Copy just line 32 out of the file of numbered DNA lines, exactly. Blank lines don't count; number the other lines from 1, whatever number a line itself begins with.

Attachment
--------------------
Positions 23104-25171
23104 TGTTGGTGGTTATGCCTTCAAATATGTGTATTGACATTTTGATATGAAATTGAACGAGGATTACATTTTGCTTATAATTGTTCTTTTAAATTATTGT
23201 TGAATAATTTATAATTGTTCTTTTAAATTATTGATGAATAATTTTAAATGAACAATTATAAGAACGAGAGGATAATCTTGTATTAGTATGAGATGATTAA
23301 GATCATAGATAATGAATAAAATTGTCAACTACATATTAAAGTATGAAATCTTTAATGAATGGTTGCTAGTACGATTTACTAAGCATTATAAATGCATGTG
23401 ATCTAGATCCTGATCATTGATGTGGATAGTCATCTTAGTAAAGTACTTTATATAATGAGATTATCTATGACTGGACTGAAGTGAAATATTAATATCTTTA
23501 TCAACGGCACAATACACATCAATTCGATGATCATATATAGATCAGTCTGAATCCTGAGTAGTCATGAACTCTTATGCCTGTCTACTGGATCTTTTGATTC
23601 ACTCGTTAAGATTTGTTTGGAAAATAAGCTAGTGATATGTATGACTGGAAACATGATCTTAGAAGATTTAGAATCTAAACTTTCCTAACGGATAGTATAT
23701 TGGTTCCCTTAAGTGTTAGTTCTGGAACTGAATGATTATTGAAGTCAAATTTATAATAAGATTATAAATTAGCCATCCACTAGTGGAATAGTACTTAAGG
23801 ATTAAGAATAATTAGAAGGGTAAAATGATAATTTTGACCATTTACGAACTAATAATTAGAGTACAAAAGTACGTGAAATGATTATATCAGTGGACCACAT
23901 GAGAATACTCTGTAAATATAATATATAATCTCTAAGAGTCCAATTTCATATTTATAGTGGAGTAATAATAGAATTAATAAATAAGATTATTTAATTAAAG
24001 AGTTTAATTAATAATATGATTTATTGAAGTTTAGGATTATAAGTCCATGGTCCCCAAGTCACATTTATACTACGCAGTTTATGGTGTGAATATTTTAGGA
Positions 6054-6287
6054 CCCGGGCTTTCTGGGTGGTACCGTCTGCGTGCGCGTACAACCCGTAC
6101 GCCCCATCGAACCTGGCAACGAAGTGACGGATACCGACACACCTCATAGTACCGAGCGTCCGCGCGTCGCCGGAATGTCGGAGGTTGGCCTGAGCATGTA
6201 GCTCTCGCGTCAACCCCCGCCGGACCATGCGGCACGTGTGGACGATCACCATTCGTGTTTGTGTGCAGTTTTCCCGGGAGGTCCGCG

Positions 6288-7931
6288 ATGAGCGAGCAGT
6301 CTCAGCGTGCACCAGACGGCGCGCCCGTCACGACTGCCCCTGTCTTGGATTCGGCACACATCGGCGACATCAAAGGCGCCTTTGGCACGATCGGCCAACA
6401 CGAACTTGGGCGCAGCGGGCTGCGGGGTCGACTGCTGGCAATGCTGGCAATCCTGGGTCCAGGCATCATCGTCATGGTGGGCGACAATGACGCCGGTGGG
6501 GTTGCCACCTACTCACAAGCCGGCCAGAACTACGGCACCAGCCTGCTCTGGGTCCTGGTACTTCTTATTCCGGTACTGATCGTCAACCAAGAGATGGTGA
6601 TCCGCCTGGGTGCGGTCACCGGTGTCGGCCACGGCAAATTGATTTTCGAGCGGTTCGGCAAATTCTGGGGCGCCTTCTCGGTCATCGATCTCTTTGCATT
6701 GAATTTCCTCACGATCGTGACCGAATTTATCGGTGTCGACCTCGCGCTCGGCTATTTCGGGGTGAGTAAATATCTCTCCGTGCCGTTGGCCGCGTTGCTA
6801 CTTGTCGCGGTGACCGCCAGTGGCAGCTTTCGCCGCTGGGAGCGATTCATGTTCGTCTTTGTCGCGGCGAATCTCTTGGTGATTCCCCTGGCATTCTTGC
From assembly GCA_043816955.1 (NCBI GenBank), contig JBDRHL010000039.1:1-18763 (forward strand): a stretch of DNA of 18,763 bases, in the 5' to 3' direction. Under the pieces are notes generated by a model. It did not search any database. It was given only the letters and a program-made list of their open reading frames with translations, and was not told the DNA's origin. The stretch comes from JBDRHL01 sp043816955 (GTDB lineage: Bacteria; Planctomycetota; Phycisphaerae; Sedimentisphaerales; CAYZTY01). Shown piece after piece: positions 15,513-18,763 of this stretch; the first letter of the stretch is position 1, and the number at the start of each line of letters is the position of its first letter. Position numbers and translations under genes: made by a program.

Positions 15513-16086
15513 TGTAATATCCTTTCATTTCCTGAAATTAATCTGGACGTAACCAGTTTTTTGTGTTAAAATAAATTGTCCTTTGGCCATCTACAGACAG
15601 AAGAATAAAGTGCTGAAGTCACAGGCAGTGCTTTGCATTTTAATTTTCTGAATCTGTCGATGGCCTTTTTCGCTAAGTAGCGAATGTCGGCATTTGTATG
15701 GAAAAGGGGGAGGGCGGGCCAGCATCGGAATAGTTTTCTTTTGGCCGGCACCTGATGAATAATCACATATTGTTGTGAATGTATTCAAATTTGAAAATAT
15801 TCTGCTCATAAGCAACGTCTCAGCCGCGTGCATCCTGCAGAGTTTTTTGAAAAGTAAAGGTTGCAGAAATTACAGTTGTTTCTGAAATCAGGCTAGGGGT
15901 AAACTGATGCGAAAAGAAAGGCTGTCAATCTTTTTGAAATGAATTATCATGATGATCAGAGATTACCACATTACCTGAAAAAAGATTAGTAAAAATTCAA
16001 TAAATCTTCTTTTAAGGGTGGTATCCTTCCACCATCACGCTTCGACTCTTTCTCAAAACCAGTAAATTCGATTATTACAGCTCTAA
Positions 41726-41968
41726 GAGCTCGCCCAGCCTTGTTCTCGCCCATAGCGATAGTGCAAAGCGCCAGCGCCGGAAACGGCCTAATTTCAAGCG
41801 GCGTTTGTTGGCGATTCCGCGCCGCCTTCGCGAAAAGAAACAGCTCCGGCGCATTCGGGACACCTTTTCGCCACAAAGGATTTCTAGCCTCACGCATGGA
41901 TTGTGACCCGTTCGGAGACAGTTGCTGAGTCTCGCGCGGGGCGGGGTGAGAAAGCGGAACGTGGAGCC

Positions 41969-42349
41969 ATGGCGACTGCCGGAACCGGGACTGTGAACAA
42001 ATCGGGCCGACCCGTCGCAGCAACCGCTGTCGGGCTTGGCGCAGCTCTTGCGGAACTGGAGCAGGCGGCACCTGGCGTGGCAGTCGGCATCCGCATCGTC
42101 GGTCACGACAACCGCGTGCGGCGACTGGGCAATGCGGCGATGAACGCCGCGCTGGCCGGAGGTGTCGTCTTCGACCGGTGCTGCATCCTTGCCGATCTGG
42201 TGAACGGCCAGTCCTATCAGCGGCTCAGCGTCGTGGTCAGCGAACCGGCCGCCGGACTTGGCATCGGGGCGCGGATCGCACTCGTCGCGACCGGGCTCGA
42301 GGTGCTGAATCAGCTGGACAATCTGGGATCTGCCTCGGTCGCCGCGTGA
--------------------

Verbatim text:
Positions 41726-41968